I didn’t intend to “keep silent” on this site for so long, but for a variety of reasons it just worked out that way. However, a lot has happened since I last posted.
While doing other things, including continuing to practice every day and playing a reasonable number of gigs, I have been working hard on the Al Jarreau biography. And today marks a milestone step in the Jarreau project. I’ve signed a contract to have the bio published. There were many factors to consider when searching for the right place to have the book released. But after carefully thinking about the variety of possibilities, I decided to work again with my friends the Wisconsin Historical Society Press.
A large factor in the decision bubbled up in my research, as Al’s frequent references to his hometown Milwaukee, his college alma mater Ripon College and Wisconsin more broadly made me realize just how strong those connections were. It was not difficult at all to keep the story connected to Wisconsin, despite Al’s national and international fame. And I had such a good experience working with the WHSP staff on Wisconsin Riffs, why wouldn’t I want to do that again?
The schedule sped up once I made that decision. First, I had to submit a proposal to WHSP. There was a slight delay in their approving it, due to outside forces. But once the proposal went through, suddenly I was presented with a date to turn in the manuscript (all 125,000+ words) — February 15. I had the vast majority of the book written already, but there was more to research and write, not to mention going back through everything I’d done previously. I’ll meet that deadline, but my writing work hours seriously ramped up. It’s almost done.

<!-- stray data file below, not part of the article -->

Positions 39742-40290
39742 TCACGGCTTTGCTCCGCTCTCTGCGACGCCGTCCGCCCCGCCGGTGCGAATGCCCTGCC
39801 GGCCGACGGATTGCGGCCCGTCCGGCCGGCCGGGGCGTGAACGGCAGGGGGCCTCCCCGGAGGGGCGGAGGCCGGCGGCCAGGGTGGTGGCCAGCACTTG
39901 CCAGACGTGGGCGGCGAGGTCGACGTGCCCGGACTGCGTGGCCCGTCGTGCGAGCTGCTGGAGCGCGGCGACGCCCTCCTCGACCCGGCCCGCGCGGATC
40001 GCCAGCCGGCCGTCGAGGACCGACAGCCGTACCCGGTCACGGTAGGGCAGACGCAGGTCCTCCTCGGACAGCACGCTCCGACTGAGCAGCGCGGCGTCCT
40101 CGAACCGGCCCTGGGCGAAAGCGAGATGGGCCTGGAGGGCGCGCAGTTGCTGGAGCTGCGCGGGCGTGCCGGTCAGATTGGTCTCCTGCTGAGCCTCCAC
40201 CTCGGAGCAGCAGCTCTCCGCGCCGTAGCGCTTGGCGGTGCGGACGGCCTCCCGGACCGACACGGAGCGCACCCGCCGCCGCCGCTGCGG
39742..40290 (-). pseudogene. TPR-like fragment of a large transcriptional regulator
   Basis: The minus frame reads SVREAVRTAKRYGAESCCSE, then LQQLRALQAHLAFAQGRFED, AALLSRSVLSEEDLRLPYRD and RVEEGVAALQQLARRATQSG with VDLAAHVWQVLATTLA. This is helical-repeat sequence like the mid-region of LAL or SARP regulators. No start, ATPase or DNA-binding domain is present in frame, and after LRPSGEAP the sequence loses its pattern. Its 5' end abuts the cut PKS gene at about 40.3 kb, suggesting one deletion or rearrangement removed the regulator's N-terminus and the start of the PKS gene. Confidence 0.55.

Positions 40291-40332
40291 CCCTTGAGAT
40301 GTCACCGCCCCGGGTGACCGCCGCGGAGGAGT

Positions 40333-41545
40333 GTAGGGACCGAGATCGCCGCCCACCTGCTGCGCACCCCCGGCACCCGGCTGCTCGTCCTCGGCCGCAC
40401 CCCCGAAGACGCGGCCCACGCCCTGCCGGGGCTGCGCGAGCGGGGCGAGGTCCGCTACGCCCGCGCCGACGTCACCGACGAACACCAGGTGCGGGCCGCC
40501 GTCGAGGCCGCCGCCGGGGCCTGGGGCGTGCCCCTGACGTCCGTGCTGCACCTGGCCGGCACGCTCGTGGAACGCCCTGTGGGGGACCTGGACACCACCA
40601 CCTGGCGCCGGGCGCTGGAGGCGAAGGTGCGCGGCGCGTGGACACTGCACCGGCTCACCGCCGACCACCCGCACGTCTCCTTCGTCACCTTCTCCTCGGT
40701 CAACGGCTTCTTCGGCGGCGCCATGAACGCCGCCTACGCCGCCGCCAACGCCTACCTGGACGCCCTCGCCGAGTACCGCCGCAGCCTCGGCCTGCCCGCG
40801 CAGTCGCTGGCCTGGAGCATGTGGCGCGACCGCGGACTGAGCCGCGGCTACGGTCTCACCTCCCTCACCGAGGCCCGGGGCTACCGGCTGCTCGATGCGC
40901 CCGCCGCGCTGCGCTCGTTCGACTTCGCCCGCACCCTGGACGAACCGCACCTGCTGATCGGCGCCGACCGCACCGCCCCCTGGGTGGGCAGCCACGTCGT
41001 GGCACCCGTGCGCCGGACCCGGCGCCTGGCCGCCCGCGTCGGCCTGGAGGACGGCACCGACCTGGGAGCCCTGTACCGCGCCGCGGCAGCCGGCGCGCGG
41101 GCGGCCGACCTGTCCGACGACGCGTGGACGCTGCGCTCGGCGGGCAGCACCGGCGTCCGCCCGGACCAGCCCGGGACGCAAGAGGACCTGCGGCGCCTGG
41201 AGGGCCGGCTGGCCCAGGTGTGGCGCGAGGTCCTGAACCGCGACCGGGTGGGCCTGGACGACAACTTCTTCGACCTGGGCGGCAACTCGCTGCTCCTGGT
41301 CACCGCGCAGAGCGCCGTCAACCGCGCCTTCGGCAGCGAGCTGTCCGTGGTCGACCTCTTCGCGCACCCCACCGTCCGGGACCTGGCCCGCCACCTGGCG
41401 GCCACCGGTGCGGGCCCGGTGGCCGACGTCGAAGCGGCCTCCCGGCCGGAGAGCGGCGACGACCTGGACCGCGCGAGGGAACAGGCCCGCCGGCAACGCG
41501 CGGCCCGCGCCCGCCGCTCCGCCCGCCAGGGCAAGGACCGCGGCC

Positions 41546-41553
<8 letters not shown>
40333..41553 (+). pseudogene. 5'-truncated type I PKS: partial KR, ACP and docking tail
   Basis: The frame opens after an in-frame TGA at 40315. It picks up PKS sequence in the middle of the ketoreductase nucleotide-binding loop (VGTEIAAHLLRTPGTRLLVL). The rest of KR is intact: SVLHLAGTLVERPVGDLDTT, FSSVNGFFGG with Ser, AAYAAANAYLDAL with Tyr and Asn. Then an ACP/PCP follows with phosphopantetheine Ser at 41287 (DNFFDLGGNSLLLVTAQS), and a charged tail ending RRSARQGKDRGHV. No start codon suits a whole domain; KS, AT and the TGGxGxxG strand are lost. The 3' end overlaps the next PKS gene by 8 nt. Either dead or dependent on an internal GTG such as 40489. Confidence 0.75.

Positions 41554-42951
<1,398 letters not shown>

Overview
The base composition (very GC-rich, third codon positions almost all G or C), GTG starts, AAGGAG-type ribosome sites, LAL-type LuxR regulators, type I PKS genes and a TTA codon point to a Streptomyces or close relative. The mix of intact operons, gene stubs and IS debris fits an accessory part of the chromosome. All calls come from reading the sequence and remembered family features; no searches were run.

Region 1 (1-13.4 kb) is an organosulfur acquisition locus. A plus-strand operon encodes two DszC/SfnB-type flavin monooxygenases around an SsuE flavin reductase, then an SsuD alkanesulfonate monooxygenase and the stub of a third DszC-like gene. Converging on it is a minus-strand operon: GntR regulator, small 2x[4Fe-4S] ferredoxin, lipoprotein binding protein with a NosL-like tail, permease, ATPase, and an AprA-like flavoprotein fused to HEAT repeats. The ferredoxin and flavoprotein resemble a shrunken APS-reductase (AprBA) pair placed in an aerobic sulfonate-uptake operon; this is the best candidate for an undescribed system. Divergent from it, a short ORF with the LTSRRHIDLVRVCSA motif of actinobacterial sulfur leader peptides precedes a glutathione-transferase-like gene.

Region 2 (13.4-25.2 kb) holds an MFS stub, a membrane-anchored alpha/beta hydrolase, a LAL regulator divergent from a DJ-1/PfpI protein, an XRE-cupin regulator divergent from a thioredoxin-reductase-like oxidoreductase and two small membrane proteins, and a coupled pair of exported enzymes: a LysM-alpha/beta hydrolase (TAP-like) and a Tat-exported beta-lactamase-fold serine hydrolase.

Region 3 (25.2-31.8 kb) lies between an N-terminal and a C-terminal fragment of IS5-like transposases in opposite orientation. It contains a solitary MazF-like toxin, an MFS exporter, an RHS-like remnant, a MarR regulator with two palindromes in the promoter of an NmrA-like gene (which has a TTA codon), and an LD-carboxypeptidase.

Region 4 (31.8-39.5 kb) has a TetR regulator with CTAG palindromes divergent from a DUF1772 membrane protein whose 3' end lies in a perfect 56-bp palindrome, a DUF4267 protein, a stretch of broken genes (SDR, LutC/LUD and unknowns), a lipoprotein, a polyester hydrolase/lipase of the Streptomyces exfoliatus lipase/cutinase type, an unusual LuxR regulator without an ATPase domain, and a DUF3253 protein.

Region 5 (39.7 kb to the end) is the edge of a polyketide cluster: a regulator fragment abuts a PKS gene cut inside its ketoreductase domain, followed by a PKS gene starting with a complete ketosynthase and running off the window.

But it is a classic case of hurry up and wait. The back and forth of the editing process will take a significant amount of time. However, the process involves much more — including just getting into the queue of WHSP releases. The projected publication date is not until fall of 2023. I’d love it if it were sooner, but that’s just the way it goes.
I want to thank again — and not for the last time — the invaluable contributions of Al’s sister Rose Marie Freeman and Al’s last manager, Joe Gordon, in my work. Other musicians, family members and associates have also been amazingly generous with their input. They all have deeply enriched the book.
I hope that all of you who read this post are well, including COVID free. And those of you who are in the Upper Midwest, that you have come through these last few frigid days intact.
Very best wishes,